Young Astronomers Newsletter December 2017

The Young Astronomers Newsletter

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The Young Astronomers Newsletter Volume 25 Number 12 December 2017

By Bob Patsiga

 

 

In this month’s edition of the newsletter Bob discusses:

  • The politics of space flight. Congress issues warnings to NASA concerning it recent delay of the Space Launch System.
  • A long-lasting supernova, iPTF14hls, discovered in 2014, is puzzling astronomers and possibly leading to some new theories about supernova behavior.
  • The planetary probe, Juno, is making some close-up observations and measurements of Jupiter’s electric, magnetic and gaseous dynamics.  The giant polar auroras are spectacular.
  •  The Arecibo Radio Observatory in Puerto Rico, sustained only minor damage from hurricane Maria.  However, the observatory may still be in dire straits due to budgeting woes.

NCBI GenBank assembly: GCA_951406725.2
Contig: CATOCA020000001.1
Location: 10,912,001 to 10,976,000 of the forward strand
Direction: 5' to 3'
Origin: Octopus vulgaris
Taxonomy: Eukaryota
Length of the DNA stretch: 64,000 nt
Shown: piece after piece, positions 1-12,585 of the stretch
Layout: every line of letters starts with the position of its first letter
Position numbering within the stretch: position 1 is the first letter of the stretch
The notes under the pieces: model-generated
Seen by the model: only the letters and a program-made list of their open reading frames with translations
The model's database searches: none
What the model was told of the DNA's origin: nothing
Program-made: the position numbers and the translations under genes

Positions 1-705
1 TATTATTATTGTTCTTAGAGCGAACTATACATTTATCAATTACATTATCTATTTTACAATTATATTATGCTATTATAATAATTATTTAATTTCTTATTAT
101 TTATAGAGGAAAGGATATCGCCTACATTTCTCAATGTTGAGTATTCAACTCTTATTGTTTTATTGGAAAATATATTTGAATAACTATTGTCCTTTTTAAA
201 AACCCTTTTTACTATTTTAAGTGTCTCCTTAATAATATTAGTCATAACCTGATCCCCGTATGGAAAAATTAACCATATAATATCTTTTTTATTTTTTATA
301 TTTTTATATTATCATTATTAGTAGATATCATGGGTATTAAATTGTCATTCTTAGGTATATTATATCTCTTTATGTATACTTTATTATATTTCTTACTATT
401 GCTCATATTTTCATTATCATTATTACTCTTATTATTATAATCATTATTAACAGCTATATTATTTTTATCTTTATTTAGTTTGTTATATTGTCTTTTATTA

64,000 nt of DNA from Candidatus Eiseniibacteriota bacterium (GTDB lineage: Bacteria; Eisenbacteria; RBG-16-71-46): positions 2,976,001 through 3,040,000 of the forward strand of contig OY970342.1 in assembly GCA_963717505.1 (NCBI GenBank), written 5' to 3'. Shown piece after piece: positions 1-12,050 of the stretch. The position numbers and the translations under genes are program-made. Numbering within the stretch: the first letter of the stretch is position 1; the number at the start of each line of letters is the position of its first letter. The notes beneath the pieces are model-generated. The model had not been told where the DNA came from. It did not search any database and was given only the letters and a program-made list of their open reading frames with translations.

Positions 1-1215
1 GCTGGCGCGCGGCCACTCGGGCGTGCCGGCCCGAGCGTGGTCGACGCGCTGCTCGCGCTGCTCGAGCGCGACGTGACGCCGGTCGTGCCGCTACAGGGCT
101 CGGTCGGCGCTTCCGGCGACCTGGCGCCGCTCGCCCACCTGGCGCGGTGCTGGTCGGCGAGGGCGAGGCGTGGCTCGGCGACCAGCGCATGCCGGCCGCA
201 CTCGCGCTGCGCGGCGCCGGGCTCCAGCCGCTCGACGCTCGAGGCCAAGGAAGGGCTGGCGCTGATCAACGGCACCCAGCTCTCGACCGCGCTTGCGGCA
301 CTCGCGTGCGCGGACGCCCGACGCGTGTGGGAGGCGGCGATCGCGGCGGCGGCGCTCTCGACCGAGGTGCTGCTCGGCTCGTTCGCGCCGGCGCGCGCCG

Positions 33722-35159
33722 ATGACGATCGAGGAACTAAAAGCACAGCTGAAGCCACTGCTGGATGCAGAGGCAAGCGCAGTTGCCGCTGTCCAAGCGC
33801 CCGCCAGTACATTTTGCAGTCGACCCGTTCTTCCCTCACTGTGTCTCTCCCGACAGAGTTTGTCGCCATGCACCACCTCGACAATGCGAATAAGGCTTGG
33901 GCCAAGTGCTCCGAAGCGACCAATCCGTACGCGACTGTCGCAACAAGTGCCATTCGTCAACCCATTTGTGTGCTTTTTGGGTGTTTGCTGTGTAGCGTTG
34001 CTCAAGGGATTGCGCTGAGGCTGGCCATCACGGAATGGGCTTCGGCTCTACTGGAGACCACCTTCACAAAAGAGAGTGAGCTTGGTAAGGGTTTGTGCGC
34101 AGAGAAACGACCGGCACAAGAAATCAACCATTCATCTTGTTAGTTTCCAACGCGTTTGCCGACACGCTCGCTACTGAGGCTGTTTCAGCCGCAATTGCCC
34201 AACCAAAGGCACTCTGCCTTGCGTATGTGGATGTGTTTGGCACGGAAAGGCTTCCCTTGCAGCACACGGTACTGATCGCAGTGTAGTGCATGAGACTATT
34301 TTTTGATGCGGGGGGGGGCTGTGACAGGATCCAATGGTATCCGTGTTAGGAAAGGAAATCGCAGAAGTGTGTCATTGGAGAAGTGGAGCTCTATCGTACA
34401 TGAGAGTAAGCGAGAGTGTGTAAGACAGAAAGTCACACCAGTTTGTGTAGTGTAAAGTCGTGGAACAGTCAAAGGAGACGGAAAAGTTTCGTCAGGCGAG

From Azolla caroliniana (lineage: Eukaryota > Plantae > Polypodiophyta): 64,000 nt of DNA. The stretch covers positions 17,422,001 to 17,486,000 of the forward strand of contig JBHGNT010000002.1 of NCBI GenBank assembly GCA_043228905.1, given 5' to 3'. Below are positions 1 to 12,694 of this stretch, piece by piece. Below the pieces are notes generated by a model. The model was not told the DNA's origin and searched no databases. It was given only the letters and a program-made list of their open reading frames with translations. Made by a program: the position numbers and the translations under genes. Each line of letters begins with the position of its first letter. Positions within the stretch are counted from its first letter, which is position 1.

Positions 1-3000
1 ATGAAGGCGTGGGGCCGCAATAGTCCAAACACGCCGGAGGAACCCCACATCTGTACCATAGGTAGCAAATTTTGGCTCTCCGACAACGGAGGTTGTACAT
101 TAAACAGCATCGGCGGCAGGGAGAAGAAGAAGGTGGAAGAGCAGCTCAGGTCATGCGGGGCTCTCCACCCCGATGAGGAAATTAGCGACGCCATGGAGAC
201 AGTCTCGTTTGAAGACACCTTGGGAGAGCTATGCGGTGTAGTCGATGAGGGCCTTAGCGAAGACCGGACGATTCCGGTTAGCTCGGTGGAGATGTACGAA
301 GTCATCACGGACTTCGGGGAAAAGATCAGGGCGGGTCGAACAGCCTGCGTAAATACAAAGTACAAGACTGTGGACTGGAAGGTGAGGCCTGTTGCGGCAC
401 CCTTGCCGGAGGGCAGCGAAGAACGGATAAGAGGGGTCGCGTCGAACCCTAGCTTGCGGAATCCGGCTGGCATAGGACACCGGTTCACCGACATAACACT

• Our Sun’s weak sunspot cycle and what might be causing it.
  • December’s astronomical birthdays
  • Celestial happenings for the month which include a Super Moon, prominent meteor shower, the bright planets you can see in the predawn sky.
  • A sky map of the winter constellations to help guide you through the December sky.
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FAS Pilot Mountain Public Observation Saturday November 11th

 

Update 11/17: It’s not looking like the weather will cooperate with us for tomorrow evening’s observation. We are canceling the event. We’re just as disappointed as you all are. This opportunity would have marked the end of our 2017 public observation season. Stay tuned to the website and Facebook for an announcement of when our 2018 calendar of events will be posted.